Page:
ULA Atlas V – Landsat 9

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The launch of Landsat 9 set a few milestones. It is the 50th anniversary of the Landsat program, which started in 1972. Yes, if you do the math, we are actually one year short, but what’s one year. At 49 you round up, just don’t tell that to your wife. 😉 Besides that, it was the 2000th launch at Vandenberg Space Force Base, formerly known as Vandenberg Air Force Base and the 300th launch of an Atlas rocket. For ULA it was the 145th launch that continued the 100% mission success rate. This was also the first four-burn Centaur mission for ULA on an Atlas V rocket. The first burn placed the Landsat spacecraft into the desired near-polar, sun-synchronous orbit, the second and third firings of the Centaur upper stage served to lower the orbital altitude and slightly change the orbital inclination to release the four CubeSats. A fourth and final burn by the Centaur’s cryogenic main engine executed the deorbit maneuver to dispose of the stage in a safe manner that does not contribute to space debris or cause an uncontrolled re-entry.

Landsat 9 – Before tower rollback

Landsat History

The first Landsat satellite was originally known as Earth Resources Technology Satellite ERTS-A. Upon reaching Orbit it was renamed ERTS-1. Eight days before the launch of ERTS-B, both satellites were renamed to Landsat 1 and Landsat 2 respectively. Landsat 1 was the first-ever satellite with the sole purpose of studying and monitoring the planet. Over the years, additional Landsat satellites were launched to replace aging satellites and offer better technologies to fulfill their mission. The Landsat 9 satellite will replace Landsat 7, which was launched in 1999.

Believe it or not, but every single Landsat satellite was launched from Vandenberg.

The Landsat program is a joint program of NASA and the U.S. Geological Survey (USGS). USGS operates the satellite and the mission data archive.

After Landsat 9 is nominally fulfilling its mission and acquiring science mission data, Landsat 7 will lower its orbit to prepare for NASA’s On-Orbit Servicing, Assembly, and Manufacturing-1 (OSAM-1) mission. This servicing mission, the first of its kind in low Earth orbit, will provide Landsat 7 with the needed fuel for a successful decommissioning.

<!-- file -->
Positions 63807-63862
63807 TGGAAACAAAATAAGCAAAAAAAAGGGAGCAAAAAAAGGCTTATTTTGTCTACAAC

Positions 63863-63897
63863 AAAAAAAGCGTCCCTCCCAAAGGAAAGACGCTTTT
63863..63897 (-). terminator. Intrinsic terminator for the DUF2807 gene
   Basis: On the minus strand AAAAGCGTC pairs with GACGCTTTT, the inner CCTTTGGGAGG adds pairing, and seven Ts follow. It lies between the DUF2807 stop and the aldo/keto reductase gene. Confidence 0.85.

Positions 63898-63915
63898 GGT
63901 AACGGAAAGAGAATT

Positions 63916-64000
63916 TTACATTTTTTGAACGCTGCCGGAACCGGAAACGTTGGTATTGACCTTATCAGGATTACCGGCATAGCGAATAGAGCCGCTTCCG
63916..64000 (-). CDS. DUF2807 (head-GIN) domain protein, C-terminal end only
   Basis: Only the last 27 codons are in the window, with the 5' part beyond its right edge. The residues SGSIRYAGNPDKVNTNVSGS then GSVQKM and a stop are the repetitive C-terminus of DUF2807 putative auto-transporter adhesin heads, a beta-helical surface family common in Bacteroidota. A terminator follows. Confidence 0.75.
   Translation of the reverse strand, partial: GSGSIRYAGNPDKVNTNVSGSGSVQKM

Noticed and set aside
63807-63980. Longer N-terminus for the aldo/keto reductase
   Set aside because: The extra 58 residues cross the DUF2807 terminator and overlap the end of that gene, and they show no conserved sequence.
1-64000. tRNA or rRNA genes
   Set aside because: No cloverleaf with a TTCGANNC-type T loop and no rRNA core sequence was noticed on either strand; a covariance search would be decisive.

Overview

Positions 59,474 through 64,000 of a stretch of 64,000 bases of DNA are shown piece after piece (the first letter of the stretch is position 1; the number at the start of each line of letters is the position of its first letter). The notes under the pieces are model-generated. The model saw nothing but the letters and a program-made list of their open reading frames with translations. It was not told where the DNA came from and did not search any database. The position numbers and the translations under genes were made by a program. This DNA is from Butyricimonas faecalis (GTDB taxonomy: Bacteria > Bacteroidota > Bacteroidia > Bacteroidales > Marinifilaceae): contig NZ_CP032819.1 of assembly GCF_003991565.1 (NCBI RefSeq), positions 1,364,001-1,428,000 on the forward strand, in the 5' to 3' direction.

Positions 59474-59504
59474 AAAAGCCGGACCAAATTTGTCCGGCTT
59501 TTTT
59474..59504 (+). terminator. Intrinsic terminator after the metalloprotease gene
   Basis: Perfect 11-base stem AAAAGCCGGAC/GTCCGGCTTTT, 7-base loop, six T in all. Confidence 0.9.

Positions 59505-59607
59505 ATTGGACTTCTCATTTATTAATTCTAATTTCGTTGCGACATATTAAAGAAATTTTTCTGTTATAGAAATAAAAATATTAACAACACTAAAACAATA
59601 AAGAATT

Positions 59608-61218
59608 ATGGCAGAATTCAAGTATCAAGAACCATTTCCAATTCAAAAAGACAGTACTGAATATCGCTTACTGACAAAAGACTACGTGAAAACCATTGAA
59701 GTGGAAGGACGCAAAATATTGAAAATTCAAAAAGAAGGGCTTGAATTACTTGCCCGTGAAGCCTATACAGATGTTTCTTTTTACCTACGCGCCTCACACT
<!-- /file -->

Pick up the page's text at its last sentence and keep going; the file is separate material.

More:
Launch Details

• Rocket: Atlas V 401
• Mission: Landsat 9
• Launch Date: Monday, September 27, 2021
• Launch Time (Forecast): 11:12 a.m. PDT; 
• Launch Time (Actual): 11:12 a.m. PDT
• Launch Location: Space Launch Complex-3 at Vandenberg Space Force Base, California

Originally, the launch was scheduled for early September but had to be postponed twice. Mainly because of the pandemic. The higher demand for liquid oxygen has limited the delivery of needed liquid nitrogen. Liquid nitrogen is essential for launch vehicle testing and countdown sequences. (NASA News Release)

Liftoff of Atlas V carrying Landsat 9

Mission Details & Payload

Vehicle Configuration (Courtesy of ULA)

Landsat 9 is encapsulated in the 14 ft (4m) diameter extra extended payload fairing (XEPF). The spacecraft sits on the Centaur second stage which is powered by an RL10C-1 engine.

The booster will lift the Centaur second stage and spacecraft into space. The RD-180 engine of the booster burns RP-1, which is short for Rocket Propellant-1 (highly purified kerosene) and liquid oxygen. This will deliver a thrust of 860,200 lbs (3.83. mega-Newtons) of thrust at sea level.

What often gets forgotten to mention, for this launch, is the Landsat 9 ESPA Flight System (EFS). It sits below the Landsat 9 spacecraft and will deliver multiple CubeSat satellites after the separation of the Landsat 9 spacecraft. With the EFS, the U.S. Space Force wants to demonstrate the capability of integrating and delivering secondary payloads to orbit on an adapter ring. Four multi/manifest satellites, sponsored by the Defense Innovation Unit, Air Force Research Laboratory, Missile Defense Agency and NASA, will be deployed during this launch.

Mission Profile (Courtesy of ULA)

Gallery

Unfortunately, the fog on launch day didn’t clear as much as we all hoped. It cleared a little bit before it got worse again just during the launch window opening. Neither the viewing site nor the remote cameras got perfect shots, as the fog obstructed the view. But still better than certain other launches here at Vandenberg. I am thinking about RADARSAT, nobody got pictures of that one as the fog was just too dense.

 

 
 
 
 
 
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A post shared by Peter (@gate2adventures)

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